The services in all Christian Science churches have a specific purpose, in the fulfilment of which all members are equally interested and all have an opportunity to share. The discouraged, the sick, and the sinful come to these services, and notwithstanding their seeming condition or their creeds, they are healed, some by a single attendance. There are constant proofs that these services heal, and yet the demonstration is but just begun. The church usher is usually on the alert for "the stranger that is within thy gates," and it is frequently to him that strangers express their gratitude for the bright, cleanly church, the helpful service, and for the love which the congregation reflects.

An usher, in the performance of his duties, is like the vanguard of an army. He should be possessed of great Christian courtesy, so as not to give offense, but rather to predispose the stranger favorably to the service. Usually he is a member of the church, and should be a progressive Christian Scientist, capable of keeping himself in spiritual poise, ready to meet any manifestation of error if it should seek to make its appearance. Even a partial appreciation of the benefits to be derived from the church service may be accepted as a sufficient reason for his invariable punctuality, while the responsiveness of the congregation makes his work of seating them a pleasure, and the loving thought which they reflect assists him in his spiritual work and in his demonstration of the truth. The writer has found the belief untrue that punctuality is a difficult demonstration; on the contrary, it is a pleasure and a benefit. In one of her letters to The Mother Church (Miscellaneous Writings, p. 149) Mrs. Eddy asks that all be invited to "bring what they possess of love and light to help leaven your loaf;" and to see a congregation thus assembling is an inspiration to all who avail themselves of this opportunity.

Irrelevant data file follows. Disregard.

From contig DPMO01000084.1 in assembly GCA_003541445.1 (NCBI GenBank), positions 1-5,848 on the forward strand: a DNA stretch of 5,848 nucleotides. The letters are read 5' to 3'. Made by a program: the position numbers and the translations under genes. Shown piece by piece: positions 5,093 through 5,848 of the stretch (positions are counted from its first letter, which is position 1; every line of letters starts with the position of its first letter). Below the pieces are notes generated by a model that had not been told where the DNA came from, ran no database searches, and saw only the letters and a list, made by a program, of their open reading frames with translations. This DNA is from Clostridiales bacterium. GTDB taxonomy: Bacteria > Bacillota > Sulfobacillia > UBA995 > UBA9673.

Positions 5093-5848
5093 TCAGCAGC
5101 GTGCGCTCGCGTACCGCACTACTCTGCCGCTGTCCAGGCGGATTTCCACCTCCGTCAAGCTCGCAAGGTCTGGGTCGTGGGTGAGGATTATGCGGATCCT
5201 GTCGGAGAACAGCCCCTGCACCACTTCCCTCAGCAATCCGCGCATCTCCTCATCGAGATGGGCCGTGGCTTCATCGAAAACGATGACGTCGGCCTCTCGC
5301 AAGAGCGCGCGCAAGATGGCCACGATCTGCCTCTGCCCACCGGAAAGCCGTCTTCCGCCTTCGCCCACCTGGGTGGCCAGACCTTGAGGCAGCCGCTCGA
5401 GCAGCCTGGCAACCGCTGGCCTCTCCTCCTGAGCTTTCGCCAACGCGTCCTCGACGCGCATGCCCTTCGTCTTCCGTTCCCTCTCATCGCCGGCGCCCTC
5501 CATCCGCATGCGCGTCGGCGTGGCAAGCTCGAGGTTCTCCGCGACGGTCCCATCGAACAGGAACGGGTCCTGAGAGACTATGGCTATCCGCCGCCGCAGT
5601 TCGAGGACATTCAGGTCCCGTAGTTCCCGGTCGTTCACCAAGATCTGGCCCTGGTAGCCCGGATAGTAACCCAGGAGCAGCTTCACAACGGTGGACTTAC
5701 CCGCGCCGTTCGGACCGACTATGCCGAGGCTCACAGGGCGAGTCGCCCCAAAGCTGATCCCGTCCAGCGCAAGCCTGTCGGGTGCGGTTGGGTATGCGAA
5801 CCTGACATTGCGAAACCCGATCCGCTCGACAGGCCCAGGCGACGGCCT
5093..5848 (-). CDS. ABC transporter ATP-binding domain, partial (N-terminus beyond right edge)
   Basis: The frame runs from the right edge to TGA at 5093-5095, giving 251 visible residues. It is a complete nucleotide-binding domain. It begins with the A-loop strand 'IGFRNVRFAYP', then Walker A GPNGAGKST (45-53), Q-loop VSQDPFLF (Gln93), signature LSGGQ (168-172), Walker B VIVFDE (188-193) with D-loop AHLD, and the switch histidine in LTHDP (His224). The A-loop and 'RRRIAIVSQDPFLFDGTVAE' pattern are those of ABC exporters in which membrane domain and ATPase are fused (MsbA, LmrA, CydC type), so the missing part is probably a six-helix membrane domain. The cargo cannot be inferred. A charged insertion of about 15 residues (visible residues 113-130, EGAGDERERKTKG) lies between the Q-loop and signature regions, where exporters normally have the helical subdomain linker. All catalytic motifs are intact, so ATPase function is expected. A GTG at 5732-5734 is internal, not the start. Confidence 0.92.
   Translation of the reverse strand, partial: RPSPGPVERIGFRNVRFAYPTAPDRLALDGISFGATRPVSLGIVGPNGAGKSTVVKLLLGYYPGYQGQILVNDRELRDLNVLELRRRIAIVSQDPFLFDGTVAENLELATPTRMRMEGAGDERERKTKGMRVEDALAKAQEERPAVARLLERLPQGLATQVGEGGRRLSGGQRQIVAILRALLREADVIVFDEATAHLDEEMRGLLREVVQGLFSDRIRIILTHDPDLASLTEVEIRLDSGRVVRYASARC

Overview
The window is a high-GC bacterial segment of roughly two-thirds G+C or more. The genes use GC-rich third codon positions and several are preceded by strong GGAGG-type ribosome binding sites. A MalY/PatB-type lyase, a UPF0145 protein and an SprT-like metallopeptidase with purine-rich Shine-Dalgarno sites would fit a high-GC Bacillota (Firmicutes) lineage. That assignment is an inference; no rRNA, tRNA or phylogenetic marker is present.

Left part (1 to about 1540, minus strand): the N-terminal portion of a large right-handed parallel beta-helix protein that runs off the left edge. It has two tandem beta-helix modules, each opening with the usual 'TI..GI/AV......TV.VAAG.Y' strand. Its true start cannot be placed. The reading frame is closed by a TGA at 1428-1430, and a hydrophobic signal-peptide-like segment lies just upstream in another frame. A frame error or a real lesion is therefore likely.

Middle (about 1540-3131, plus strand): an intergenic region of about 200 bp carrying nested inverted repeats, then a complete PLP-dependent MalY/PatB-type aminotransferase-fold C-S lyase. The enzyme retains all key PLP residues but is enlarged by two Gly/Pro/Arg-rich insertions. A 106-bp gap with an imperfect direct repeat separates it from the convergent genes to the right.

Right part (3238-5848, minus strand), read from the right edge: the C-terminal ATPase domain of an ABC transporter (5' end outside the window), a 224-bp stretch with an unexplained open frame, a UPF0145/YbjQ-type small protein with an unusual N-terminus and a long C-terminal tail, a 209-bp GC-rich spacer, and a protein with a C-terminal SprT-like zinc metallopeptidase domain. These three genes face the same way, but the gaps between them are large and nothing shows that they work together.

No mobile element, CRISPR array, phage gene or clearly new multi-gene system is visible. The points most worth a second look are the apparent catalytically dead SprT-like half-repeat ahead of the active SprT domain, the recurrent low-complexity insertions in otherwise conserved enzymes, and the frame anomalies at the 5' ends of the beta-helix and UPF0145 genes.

October 31, 1908

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